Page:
The commoner. (Lincoln, Neb.) 1901-1923, July 20, 1906, Page 10, Image 10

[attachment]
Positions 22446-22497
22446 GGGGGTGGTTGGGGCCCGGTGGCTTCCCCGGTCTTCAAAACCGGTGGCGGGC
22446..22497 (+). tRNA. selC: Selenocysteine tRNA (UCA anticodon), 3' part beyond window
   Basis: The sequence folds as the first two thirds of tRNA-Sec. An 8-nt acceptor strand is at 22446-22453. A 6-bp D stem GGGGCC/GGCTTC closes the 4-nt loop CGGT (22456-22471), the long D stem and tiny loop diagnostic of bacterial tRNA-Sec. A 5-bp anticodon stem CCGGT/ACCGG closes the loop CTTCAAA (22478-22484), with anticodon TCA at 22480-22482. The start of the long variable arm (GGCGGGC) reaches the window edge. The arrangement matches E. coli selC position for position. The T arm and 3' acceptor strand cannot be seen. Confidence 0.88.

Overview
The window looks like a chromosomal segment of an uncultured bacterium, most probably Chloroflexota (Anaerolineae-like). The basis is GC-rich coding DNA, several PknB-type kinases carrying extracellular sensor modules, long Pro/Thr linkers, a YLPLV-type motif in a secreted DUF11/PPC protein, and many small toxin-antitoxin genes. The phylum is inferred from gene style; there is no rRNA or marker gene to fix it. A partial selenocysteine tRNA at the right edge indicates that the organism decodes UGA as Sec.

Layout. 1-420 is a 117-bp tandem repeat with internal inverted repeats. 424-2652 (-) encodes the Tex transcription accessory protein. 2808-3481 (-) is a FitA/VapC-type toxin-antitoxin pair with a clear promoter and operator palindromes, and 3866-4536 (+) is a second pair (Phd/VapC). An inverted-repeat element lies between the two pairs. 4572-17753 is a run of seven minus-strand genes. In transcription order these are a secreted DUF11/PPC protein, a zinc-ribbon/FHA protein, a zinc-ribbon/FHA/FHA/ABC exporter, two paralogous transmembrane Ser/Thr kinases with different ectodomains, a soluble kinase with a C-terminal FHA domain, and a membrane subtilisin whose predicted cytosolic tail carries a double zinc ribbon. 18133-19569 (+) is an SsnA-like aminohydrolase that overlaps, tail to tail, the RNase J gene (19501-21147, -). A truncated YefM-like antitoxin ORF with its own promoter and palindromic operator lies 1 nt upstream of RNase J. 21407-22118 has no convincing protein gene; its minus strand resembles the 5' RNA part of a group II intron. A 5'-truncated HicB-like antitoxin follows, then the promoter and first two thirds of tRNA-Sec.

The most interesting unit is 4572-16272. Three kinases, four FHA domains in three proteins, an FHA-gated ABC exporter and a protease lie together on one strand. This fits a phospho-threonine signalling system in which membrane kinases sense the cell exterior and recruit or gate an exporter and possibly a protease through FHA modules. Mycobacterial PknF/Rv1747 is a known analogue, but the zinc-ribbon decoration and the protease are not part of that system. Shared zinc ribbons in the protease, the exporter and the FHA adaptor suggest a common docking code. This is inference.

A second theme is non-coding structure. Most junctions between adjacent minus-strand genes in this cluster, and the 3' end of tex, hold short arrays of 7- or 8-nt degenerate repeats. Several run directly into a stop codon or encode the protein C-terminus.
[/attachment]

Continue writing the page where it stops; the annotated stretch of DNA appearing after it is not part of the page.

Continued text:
p- r,'ifjiJi'nprwifr'T '"IW T( f "P-- g t r w m 'H'M iil K") II. I'll 1,1 '"y 10 The Commoner. rBL.r JT f'mffYlHRites Hb j. iT . VOLUME G, NUMBER 27 Bite, Bite, Bite (With no apologies b A. Tennyson) JBIto, bite bito, Oh my weary framo, O, flea, And I would that my tongue could utter Tho thoughts that arise in me. Oh well for the others at rest, That thoy snore undisturbed away. 1 And well for the fleas. At best I'll ne'er go to sleep 'till day. And the clock ticks merrily on As it strikes in the same old way. But oli, for the bed in my room at home Where I slept clear into the day. 'BILe, bite, bite, I have you at last, O flea; J3ut the tender joy of a nap that's fled, Will' never come back to me. "Rosemary." "In Summer Time" Many of our readers will be enjoy ing a much-needed vacation during the months of July and August, but not all. The major portion of us nsuBt make the best of what fate brings us, and if we try very hard we shall find a "best" side to every condition of life. Because we can not get out of the treadmill need not dismay us. Our heads can still be among the clouds, and even a treadmill can be stopped sometimes. These hot, mid summer days bring a breathing spell to most of us; the spring work is all done, and Nature is perfecting lfer be ginnings and preparing for her har vest. Although the season of reap ing is already at our door, there- are yet many moments In which we may environment of both earth and air. For the Housewife "uea m like emergoncy. ANOLDAVnWTflt nm, - ioth!nc. Ilsoftim. rn .. "!0?..for oWWrenwhliB glna colic and I, tho best ramedV ?Mn'cr" irvfouty-nvecontsa bottle! r8a,ed7 dlarrb.ee. The "dish of welcome" is better than tho most elaborate menu without it, and an embarrassed hnntnoa aoiHnm makes a satisfied gue3t. One is not supposed to Tisit you for the sake of tho food set before her. Give the "best you have, cordially, cheerfully, and if your guest is worth the trouble, she will appreciate tho situation. "A feast or a famine" describes some housekeeping failures; too much of one thing with too little of another; and this is generally due to the lack of harmony between the views of the one who plans to provide the table ana tne one who pays the bills. A certain amount should bo appropriat ed for table expenses, be It little or milch, and bv this mpjinn tho 1irorr wife will always know how to propor- Durinc the hot m on the tw oil tvi labor-saving appliances you can man- t,c. xiy lu get me Heaviest cook inir done earlv in th TMnT-tiino- nx mui u-kub UUU U.1- range matters so that the house will not have to be heated up for the din ger preparation, wnetner the dinner is at twelve nr nl- r!v Tron,r -ui are just as good cold, or re-ieated o iuuujju just out or tne oven, and these can be prepared in the cool of the morning. Do not have pies or iiuuuiugs, ir you can nave fresh fruits. Salads can. in mn.nv inntn-nnov fov the place of the accustomed meats, and It would be better for both the ueimu ana tne pocket-pook to ignore the butcher. ior hot weather drinks there is nothing better than those made of cold water and fruit juices, with ice iL juu iiuve h, due as cool as possible, If not. Acid fruit juices are "best with which xto quench . thirst. Fruit punches are easily made, if the house wife Tememhovfl f -um i j. .. fold our hands, trusting to the chem- frult iwces wneQ canning the fruits uvY wi -", ".ii uuu auuanine to lui- ill the promise of seed-time, and even the busy house-mother, Intent on .gatherlne: un th frarmmn'i fccf floll .-, J. T""""3. "J- AUI-- ;XeV T' "x KiU uu? si10U1(1 Have her t,,i ,y SU0UJd. r it is as much a woman's duty to plan for and for thf ,reSt hour as for to Plan and seasons, this may call for close Plan,n?; but afc niP2T mands iteven that of a sick-bed from overworked and exhausted I nerv es ?t L thner t0 talce rest as a Prevent lye than as a onrntivn NOW IS til A onnt-nn ,'l.-. n liAn , ,", "r.ul ,"uu 1L Pays to iiwT i , D"u, ilie t0 eliminate from the day's duties every useless, burden some thing. Look about you and see 5Seilat lcs; ret !he hf TA t swi ana when tlie work tinue to do so until all is used, .having the last layer cheese; brown in a quick oven and .serve in the .same dish in which it was baked. Macaroni In most of recipes, macaroni is re ferred to as "boiled macaroni." in general, macaroni requires plenty of water to cook it properly, as much as nT18 f salted watei' being re quired to cook one-fourth of a pound WmnVnak8 a "iness" f" persons. The paste may be put in whole, or broken in short pieces; the water must be boiling hard, and well salted Twenty to forty minutes7as one likes, is the length of time re- quired for cooking it. Shake the ves- 2? i W? C? t Is C00kInS at Intervals to keen it fmm ctri,i nn.. .. . JSSff' .ft? l0"' taJ? a' co'r and Watching Baby's Comfort Even during the hot months, care must be taken that the baby does not suffer from changes of temperature. Our hottest-days often begin with a very cool morning; or, a breeze may spring up at nightfall, giving us a cool night. It is much easier to add a light outer crarmfmt in th vr,o. or put on a heavier gown at night Tt t i. cure a cow which, however slight, may bring on a hazardous bowel trouble. As, the day advances and the temperature rises, the outer garment may be laid aside. It is a real pain to one who is observant, and who loves babies, to see the little limhs roughen with "goose bumps" and mottle with cold, to which ap pearance the thoughtless mother gives no heed, and yet wonders "how on earth, the babv rnh tho cmni. - what he has 'Eaten to derange his little stomach. It is a pitiful thing to see the erirl mothor'c cr-r. to the meaning of the most glaring symptoms of discomfort and threat ened illness of the baby she so dearly loves, yet exposes to such trying risks. Before we cry out for more children, let ns teach our girls and boys the responsibilities of parenthood the in telligent care of those given to them. Better one live, healthy baby than uuaeua or aiseased or dead ones. If it is a truth that a baby has the right to be "well-born' it Js of equal im portance that the little body should be intelligently cared for. the army. There are a great ttnuv i stltutlons of this character in an th; great cities. Metropolitan Magazine! Caring for Baby's Eyes American Motherhood says: "Now ?5 ,i bby's, soro eyes BU some old nen handkerchiefs; cut them into small pieces an inch and a half square; dissolve a teaspoonful of bor acic acid in a pint of water, put this solution into a bottle and cork it up "7 iuui umg strain some of this water into a teacup, then, with one piece of the soft linen wash one eye throw the linen away and take a new piece of linen for the other eye; never use the same piece for both eyes, but burn the piece used immediately. Use tepid water, and do not rub the eyes if you are obliged to use hard water for baby's baths, soften it with a pinch of borax, or, if there is a breaking out on any part of his body, add boiled starch to his bath; or put a couple of tablespoonfuls of oatmeal in a piece Of Cheese Cloth n-nrl emiQQ-,o i,i. J- the hath water until it loohs milky. This is one of the "best things for erun tions or chafing." l The baby's bath towels should be ?n ?n? al?SDrPtive, and the tender little body should be patted dry, rather than rubbed. Only the purest soap should be used, if any, in the bath. No scented soap should be tolerated. If the baby is kept clean, with close at- P ,y LU 1LS clotning, it Has an aroma of its own that is more agreeable than any perfumery; but if you must use nn odor, the scent of lavender is at once refreshing and clean-smelling, and it may be obtained by packing dried lavender blossoms among the baby's linen. There is nothing more disappointing and disagreeable than a "bad-smelling" baby, and, if even or dinary care is given it and its belong ings, there is nothing else necessary. Even the Kmnii nv on ,jh. , . ) --" " w wwu-i JiJlllV JH 11UU to be tolerated. Do keep the haby m u evu-omemug, "raS e SSJSlLr-j - ? -fife&5 shine or the shadow It iq tim C T in- t? iT 7 i p pes wn3Ie cook- about us. Let t,s rG 7,- "? k I? " ."S preParati. invigorate ,? f,08t " l..wid .Jaroni, a la Creme-Put two mm- Z&XL Eb EVo -.sSSft "- luuiiiun. i ji-i no .. iin nuiinrktii'ii j?i i. --. "- """"i h, and add a dash of pepper. Place alternate layers of the sauce, boiled macaroni and chopped American cheese in a bakmg dish. RnWnlrla n, 4- ,,. Uttllmb crumbs and brown. WKU Cracker" . Macaroni with Cheese Melt two tablespoonfuls of butter, grate &u? ounces of cheese, use one-fourT pound of boiled macaroni; grease a baking dish, cover the bottom with macaroni pour over a little of tho melted butter and sprinkle with grated cheese; con- Waifs of a Great City Of the 36,000 children cared for by the Juvenile asylum of New .York City since its founding in 1851, onlytwenty one per cent have been of American P,arenTta the majority representing the thickly populated immigrant dis 'fl se, where blacks, mix with whites from many foreign nations. This asylum seeks in a prac tical way to save the youngsters from their early training at as small an expense as possible. Their fundamen tal ideas are built on the manual training school systems, which covet the practical industries Over 1500 pairs of shoes were made during the past year bv thA oi,.,i." " ? .e , - - - Buuc-muivor ana nis ten boys, and, after working hours the Rami tennis- . x , : ?. UUUii' drain; then pour cold tT?teougn he Z',' aer working lours: in a -cornet hand txrhii, " s: occasions, delights the audience. The baker -and his ten boys make all the bread and rolls used in the asylum and the tailor, with his seventy boy' make trousers, coats, caps and smaller articles of wearing apparel. Some of fnM'M1'6! traIne as waiters? whi?e in the kitchen department exnert trainimr is irivon t n uper SS ZllTLls f' which come i, ,, oui'pues are bung on th walls, diagramed to show the prone? SMS f00?' classified E2S ing to dietary value, are memorized "tL?E il0 whlchhave wv,4Uu tlxcu recipes. ThesA lit. tie maids are in great demanf and 11? ftG? ,TOOrG Proficient in binary sdence than tho women who omploy i.2fUfi& thG care md training given ki 1U ucauonal lines in business nmfaenu ,,,. lluva m. For the Sewing Room If you tvish to shirr a girdle or ruf fles, it can readily be done on the sewing machine by making the upper tension thread quite loose, and stitch where you want it gathered, then pull the lower thread until it is shirred as you want it. The end of the thread must be fastened securely, or it will pull out. For protecting the edge of the skirt bottom from wear, after hemming or facing the skirt the length wanted, baste inch-wide braid so It will come about one-eighth of an inch below the edge; the upper edge of the braid must be "blind-stitched" to the inside of the hem- or facing, and the lower edge should be fastened with a run- u,us auLuii oi very short stitches. Before putting on any garment, be sure that the tapes, buttons, button holes, hooks or eyes are all in place and securely attached. It may save you some very mortifying experiences. Do not get in the habit of depending on pins, even the safety-pin, and be especially careful if you depend on taPeS. for fl XVnm rt lnni ton v,o.. - ..w vf iuuoo Livj0 may Jail you just ut some critical moment, in some situation where it will cause much embarrassment to repair the dis aster, t The despised "Mother-Hubbard" gown, or house-wrapper, is again in use, and is. made as simply or as elab orately as one wishes. If properly made, it is not only comfortable, but becoming. There is usually a flounce, BETTER THAN SPANKING Tri?H?H1M?rloosn,?t.?.ur2 children of bed wottJn. ir It did thero would too fow children that would do It. Tboro Ib .a constitutional causo for this. Mrs. M. Summors.JBox 118, Notro Dame, lnd., will send horhomo treatment to nW mother. Sho nsks no hnclnooo . - wuuttuuiuu lines, in l,rKfVwvi;l rxoauyir your children troublo business, professions, politics, and in chanIo060Tckn'thSR;UbIftIUO th chm- '